Demographics

Housing Market Fringe Movement

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A year or two ago, pundits and planners, in California and elsewhere, proclaimed – and largely celebrated – the demise of suburbia. They were particularly heartened by a report, financed by portions of the real estate industry, that predicted the market for single-family homes in the state was hopelessly flooded, with a supply overhang of up to 25 years.  read more »

Millennial Lifestyles Will Remake American Homes

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As Millennials, America’s largest generation, enter their thirties in ever greater numbers, their beliefs about how and where to raise a family will have a major impact on the nation’s housing market. This follows as their media and political preferences have helped shape how we entertain ourselves and who is the president of the United States.   A 2012 survey indicated that seventy percent of Millennials would prefer to own a home in the suburbs if they can “afford it and maintain their lifestyle.” Now a new survey of 1000 18-35 year olds conducted for Better Homes and Garden Real Estate (BHGRE) by Wakefield Research provides a much more detailed picture of the type of home Millennials believe best fits their needs and desires.    read more »

Observations on Urbanization: 1920-2010

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Ninety years have made a world of difference in the United States. Between 1920 and 2010, the nation's population nearly tripled. But that was not the most important development. Two other trends played a huge role in shaping the United States we know today. The first trend was increasing urbanization, a virtually universal trend, but one which occurred earlier in the high income countries, while the other was a rapidly falling average household size. 

National Trends  read more »

Enterprising States 2013: Getting Down to Small Business

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The following is an exerpt form a new report, Enterprising States, released this week by the U.S. Chamber of Commerce Foundation and written by Praxis Strategy Group and Joel Kotkin. Visit this site to download the full pdf version of the report, or check the interactive dashboard to see how your state ranks in economic performance and in the five policy areas studied in the report.

Nothing better expresses America’s aspirational ideal than the notion of small enterprise as the primary creator of jobs and innovation. Small businesses, defined as companies with fewer than 500 employees, have traditionally driven our economy, particularly after recessions. Yet today, in a manner not seen since the 1950s, the very relevance and vitality of our startup culture is under assault. For the country and the states, this is a matter of the utmost urgency.  read more »

The Triumph of Suburbia

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The “silver lining” in our five-years-and-running Great Recession, we’re told, is that Americans have finally taken heed of their betters and are finally rejecting the empty allure of suburban space and returning to the urban core.  read more »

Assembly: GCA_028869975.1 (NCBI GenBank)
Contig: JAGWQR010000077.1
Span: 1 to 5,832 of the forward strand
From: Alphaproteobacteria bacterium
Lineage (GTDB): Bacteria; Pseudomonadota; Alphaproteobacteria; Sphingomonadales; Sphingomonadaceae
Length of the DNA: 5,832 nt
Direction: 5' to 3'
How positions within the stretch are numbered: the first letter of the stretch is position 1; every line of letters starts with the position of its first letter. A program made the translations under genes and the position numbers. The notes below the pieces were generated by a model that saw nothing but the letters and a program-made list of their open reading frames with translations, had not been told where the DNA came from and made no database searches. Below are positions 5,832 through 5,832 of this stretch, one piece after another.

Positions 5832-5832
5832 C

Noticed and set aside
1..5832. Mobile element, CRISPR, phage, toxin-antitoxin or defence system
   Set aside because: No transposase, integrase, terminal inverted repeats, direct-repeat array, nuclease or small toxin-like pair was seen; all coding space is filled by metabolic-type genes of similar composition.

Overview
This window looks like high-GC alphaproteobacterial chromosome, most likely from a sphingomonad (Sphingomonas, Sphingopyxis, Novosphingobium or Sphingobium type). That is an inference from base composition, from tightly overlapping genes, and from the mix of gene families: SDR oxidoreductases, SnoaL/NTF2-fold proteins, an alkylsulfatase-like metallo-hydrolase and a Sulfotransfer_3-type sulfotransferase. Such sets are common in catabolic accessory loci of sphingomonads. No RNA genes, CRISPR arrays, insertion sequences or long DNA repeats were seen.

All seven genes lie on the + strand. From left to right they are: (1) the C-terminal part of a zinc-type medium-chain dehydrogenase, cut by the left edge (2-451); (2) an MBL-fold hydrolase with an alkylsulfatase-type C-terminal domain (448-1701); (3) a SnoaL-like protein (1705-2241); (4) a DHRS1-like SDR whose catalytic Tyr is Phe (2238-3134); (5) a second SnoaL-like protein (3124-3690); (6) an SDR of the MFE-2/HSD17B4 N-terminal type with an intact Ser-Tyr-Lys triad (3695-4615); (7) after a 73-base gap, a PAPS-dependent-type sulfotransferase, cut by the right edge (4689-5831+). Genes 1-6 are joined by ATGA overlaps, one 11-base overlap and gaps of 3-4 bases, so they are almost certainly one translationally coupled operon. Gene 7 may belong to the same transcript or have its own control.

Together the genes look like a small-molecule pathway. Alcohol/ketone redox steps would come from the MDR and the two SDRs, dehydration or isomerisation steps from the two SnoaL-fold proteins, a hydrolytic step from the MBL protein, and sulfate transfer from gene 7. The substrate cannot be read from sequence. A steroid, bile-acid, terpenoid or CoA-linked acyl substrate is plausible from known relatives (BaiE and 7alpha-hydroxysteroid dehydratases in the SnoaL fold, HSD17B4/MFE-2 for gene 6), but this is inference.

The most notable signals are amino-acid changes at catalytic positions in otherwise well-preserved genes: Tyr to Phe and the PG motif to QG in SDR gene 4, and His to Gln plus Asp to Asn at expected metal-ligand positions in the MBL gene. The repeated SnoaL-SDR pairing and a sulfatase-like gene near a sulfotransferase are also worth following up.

Class Warfare for Republicans

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As a Truman-style Democrat left politically homeless, I am often asked about the future of the Republican Party. Some Republicans want to push racial buttons on issues like immigration, or try to stop their political slide on gay marriage, which will steepen as younger people replace older people in the voting booth. Others think pure market-oriented principles will, somehow, win the day.  read more »

Visions of the Rust Belt Future (Part 1)

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“Men often applaud an imitation and hiss the real thing”--Aesop

There are interesting developments being played out in the Rust Belt. Some cities, like Detroit, seem to be embarking whole hog down the creative class path. Others, like Pittsburgh, have their own thing going on, a thing Economic Geographer Jim Russell has delineated as the “Rust Belt Chic” model of economic development, with no modest amount of success. How a given Rust Belt city reinvests will have a large say in its future.  read more »

The Evolving Urban Form: Nanjing

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Nanjing is one of China's most historic cities. It is one of the four great ancient capitals of the nation, along with Beijing, Chang'an (Xi'an) and Luoyang. Its name means southern capital (Nan=south, Jing=capital), while the name of the current capital, Beijing means Northern capital.  read more »

Megacities And The Density Delusion: Why More People Doesn't Equal More Wealth

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Perhaps no idea is more widely accepted among urban core theorists than the notion that higher population densities lead to more productivity and sustainable economic growth. Yet upon examination, there are less than compelling moorings for the beliefs of what Pittsburgh blogger Jim Russell calls “the density cult,” whose adherents include many planners and urban land speculators.  read more »

US Suburbs Approaching Jobs-Housing Balance

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Suburban areas in the US metropolitan areas with more than 1 million total regional population, once largely seen as bedroom communities, are nearing parity between jobs and resident employees. The jobs housing balance, which measures the number of jobs per resident employee in a geographical area has reached 0.89 (jobs per resident workers) in these 51 major metropolitan areas, according to data in the 2011 one-year American Community Survey.  read more »